Two dropped out because of hypothermia, according to official reports, as the intense cold and rain took its toll.
"It was the coldest day I've ever had on the bike," Spain's Juanma Garate, who is 37 years old and has been a professional since 2000, told Spanish television.
"We'd been racing in temperatures 30 degrees higher yesterday and it takes time to adapt to the cold.
"People think we've got some sort of race clothing that means you don't get wet and cold - they're wrong."
Alejandro Valverde, who is third overall, said conditions were "inhuman". The Spaniard, who lost time, said he "almost fainted" from the cold on one descent and was dropped by the other favourites.
Among the top names who abandoned were Italy's Ivan Basso, twice the winner of the Giro d'Italia, and Czech Roman Kreuziger, who was fifth in this year's Tour de France.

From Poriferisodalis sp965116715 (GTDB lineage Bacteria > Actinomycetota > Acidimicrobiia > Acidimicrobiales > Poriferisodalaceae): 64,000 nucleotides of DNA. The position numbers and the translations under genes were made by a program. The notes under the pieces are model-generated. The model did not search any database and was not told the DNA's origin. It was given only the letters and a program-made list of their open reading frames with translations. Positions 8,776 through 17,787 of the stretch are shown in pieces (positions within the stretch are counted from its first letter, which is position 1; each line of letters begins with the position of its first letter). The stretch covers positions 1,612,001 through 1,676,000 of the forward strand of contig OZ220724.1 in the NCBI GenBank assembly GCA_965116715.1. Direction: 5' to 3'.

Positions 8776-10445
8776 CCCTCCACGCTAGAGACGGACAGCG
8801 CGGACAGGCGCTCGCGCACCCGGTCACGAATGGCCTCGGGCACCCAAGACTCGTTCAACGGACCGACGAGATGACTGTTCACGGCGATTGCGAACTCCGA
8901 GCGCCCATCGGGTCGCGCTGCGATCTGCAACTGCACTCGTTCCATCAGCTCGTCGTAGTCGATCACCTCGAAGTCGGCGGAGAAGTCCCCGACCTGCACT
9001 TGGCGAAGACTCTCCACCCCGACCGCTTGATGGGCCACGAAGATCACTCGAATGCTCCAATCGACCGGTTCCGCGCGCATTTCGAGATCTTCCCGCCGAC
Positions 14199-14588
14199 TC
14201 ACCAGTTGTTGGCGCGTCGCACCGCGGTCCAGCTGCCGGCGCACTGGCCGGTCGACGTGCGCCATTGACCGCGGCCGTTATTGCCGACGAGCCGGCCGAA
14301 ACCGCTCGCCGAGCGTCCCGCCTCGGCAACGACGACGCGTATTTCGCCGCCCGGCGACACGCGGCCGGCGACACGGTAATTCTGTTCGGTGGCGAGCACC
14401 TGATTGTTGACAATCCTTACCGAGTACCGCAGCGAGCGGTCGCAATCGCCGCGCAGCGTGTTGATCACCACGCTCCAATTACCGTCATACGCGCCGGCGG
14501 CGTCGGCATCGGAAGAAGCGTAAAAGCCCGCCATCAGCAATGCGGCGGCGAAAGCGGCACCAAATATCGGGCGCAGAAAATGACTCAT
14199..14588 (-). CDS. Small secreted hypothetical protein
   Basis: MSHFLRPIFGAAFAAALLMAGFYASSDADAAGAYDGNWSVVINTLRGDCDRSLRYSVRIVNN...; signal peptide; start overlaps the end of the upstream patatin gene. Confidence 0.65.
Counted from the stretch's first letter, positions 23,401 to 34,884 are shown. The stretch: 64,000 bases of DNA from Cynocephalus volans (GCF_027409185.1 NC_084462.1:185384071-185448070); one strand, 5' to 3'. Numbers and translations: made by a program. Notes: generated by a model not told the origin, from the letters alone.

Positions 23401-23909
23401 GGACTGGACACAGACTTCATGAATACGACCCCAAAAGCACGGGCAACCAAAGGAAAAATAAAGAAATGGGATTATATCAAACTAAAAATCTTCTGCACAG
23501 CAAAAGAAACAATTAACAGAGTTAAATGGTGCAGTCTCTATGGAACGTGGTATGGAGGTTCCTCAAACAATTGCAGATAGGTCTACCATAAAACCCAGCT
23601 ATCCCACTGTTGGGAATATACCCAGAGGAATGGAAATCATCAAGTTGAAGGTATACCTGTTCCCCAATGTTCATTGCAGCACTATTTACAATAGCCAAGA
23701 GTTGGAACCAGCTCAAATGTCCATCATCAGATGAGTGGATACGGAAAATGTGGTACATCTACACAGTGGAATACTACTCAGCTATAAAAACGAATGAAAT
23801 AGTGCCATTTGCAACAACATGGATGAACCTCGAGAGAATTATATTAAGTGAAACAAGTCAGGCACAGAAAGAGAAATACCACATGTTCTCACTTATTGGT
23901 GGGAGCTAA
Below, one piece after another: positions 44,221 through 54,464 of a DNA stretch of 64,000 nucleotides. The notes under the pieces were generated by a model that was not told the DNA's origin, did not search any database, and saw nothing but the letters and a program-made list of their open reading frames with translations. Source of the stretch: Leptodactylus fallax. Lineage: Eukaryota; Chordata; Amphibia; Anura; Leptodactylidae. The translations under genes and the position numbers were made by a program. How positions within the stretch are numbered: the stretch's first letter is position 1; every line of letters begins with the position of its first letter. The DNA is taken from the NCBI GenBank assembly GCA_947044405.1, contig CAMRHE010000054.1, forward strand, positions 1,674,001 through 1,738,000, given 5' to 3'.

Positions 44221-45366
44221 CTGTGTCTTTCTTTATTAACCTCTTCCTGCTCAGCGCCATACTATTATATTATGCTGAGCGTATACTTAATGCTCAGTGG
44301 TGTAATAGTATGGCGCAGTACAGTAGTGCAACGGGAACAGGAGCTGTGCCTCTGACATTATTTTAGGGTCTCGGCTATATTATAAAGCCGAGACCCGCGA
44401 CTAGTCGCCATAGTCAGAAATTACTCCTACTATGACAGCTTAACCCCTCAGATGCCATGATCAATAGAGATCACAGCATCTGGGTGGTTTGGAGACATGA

American team Garmin-Sharp, who lost two of their lineup, now have just five riders left in the race, while Lotto-Belisol of Belgium had three dropouts and are down to four.
More bad weather is expected on Sunday's second Pyrenean stage, with heavy rain and thunderstorms forecast as the peloton tackles four major mountain climbs before finishing at the Peyragudes ski station.
The Tour of Spain finishes on Sept. 15. Italy's Vincenzo Nibali is the overall leader.
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